Dr Soon-Shiong: Yes. I was a young assistant professor trying to publish. I had a National Institutes of Health R01 grant, a VA Merit Review grant, a NASA grant, and then this grant. And I had invented a nanoparticle. Then, Matt Suffness from the National Cancer Institute invited me to the second international conference on Taxol®. I handed this nanoparticle to Bristol-Myers. They said, "We're launching Taxol, so please go away. We don't think this is possible to manufacture." That was a flexion point in my life. I could go on being a surgeon or I could say, "The tumor microenvironment is so important, I need to find a way to manufacture this."
So I left the university to go into a company that was losing $1.5 million a month with 600 employees in Chicago. Through my passion for this, I was able to convince the CEO to let me take on this company just so that I could invent the technology that was necessary to make this human nanoparticle out of blood—trillions of them, as had never been done before.
Dr Topol: It was a big bet.
Dr Soon-Shiong: It was a big bet, but it wasn't actually a bet. The way I thought about it was that this was an extension of my science. It was merely an extension of basic science into what I called translational science. Think about that. This was around 1989, 1990, and 1991. The good news is that we were successful. What I have never lost is trying to create a company to develop an infrastructure and a technology that could have a big impact on patients.
Cancer Moonshot 2020
Dr Topol: You had strong conviction that it would work, and it was scientifically based. That has been a theme for you. In more recent times, you were with Vice President Biden at or near the time of his son Beau's death?
Dr Soon-Shiong: Without going into too much detail, we were called by the family to assist in diagnosing what was going on. We were involved in performing the whole genome sequencing on Beau, so we were involved very early on in terms of the next treatment that would be needed for his recurrence. Unfortunately, he passed away. It was a very tough experience for the family. It also showed me how difficult it is to get information across that can make important differences in outcomes for patients' lives, and that we need to overcome this competitive thought that our technology is better than your technology, etc. It's all about the patient. It's whatever technology works for and on behalf of the patient. We have learned about that, and Vice President Biden learned a lot about that. When Beau passed away in May, I was at the American Society of Clinical Oncology meeting. It was very sad. In October, I could see that Vice President Biden was very depressed, and rightly so. He invited me to the White House, and I brought a two-page white paper explaining everything we said in our talk about combination immunotherapy and the need for whole genome sequencing.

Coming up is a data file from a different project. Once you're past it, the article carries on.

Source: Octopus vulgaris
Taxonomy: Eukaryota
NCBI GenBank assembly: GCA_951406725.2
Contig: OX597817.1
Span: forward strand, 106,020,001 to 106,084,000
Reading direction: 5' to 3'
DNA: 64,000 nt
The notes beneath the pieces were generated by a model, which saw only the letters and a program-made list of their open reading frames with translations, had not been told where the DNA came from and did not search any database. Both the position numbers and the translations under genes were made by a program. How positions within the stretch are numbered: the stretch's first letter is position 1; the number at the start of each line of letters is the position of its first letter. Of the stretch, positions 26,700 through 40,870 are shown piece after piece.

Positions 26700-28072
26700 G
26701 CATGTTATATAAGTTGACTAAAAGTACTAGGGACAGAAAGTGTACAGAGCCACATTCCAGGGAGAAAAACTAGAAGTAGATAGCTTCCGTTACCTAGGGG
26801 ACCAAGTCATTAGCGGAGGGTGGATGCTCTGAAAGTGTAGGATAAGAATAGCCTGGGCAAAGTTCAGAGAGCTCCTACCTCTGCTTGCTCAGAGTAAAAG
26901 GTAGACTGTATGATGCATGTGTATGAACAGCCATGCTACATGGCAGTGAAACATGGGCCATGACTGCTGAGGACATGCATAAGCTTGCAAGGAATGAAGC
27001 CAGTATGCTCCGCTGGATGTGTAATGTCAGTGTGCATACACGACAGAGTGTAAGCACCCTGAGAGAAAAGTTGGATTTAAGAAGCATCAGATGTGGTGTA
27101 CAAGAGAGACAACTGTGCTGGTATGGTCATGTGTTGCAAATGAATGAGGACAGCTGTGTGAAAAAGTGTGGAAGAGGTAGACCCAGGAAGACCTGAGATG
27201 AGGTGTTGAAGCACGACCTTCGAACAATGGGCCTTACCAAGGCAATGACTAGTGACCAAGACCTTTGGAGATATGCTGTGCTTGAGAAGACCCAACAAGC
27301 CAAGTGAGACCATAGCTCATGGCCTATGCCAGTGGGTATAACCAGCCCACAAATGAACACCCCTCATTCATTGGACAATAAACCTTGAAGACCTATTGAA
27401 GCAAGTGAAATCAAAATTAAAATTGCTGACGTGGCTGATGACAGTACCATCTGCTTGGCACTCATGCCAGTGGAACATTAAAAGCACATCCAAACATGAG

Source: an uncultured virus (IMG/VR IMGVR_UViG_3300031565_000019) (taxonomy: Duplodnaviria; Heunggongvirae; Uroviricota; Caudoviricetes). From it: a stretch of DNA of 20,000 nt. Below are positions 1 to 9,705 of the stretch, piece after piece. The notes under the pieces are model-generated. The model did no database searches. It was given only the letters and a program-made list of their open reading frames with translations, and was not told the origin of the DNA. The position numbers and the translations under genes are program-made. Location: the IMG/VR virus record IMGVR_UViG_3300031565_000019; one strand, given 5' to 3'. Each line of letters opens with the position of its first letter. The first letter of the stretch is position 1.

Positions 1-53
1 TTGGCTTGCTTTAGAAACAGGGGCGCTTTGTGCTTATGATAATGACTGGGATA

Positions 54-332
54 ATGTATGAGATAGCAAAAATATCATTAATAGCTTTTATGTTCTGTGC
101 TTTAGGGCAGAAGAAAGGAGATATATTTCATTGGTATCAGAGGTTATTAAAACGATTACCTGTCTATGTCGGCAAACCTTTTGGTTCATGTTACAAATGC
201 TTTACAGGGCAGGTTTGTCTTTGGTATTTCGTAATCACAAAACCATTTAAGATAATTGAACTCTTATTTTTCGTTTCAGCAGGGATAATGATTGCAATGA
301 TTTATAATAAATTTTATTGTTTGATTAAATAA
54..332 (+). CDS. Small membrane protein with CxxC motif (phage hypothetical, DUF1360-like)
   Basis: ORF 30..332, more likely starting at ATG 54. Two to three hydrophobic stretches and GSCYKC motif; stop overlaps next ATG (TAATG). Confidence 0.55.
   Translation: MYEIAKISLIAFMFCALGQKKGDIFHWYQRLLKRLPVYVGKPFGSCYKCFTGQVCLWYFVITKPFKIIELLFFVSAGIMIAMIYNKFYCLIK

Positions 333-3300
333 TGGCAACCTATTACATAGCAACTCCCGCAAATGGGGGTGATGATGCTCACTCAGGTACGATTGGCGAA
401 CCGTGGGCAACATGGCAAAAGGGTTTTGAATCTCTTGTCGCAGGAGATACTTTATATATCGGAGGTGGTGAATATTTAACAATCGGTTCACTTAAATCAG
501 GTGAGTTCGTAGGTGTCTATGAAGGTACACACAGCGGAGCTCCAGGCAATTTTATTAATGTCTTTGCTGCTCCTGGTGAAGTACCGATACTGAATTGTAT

Dr Topol: It's about mapping the cancer, understanding the immune system, and leveraging everything we know about immunity for the host.
Dr Soon-Shiong: We called it a "Moonshot." I asked him whether he was going to run [for President]. I was hoping that he would run, because I thought that this could be a moment when he could bring the country together around cancer. He made the announcement in the Rose Garden the next week that he wasn't going to run but that he was going to take on the Moonshot.
Dr Topol: You had some influence there.
Dr Soon-Shiong: He then came to visit me in Los Angeles in November. Nobody knew about that visit. He spent 4 hours with me on our campus, a 15-acre quiet, little campus that we have been building for 10 years.
Dr. Topol: This is NantWorks?
Dr Soon-Shiong: It's what I call the "Bell Labs of healthcare.” We knew by 2005 that this would be difficult for people to understand. We needed to build infrastructure for the nation. You and I have had this talk before, when I took on the National LambdaRail, and the amount of data—we are talking about terabytes of data per patient—that needs to be moved around. We wanted to capture the patient's vital signs to monitor outcomes in real time. So, this whole Internet of medical things is a tool with one purpose: to monitor the patient in real time, create mission control, provide the next-generation molecular diagnostics that will identify the neoepitopes, give the patient a vaccine, drive vaccine immunotherapy, and change cancer care forever.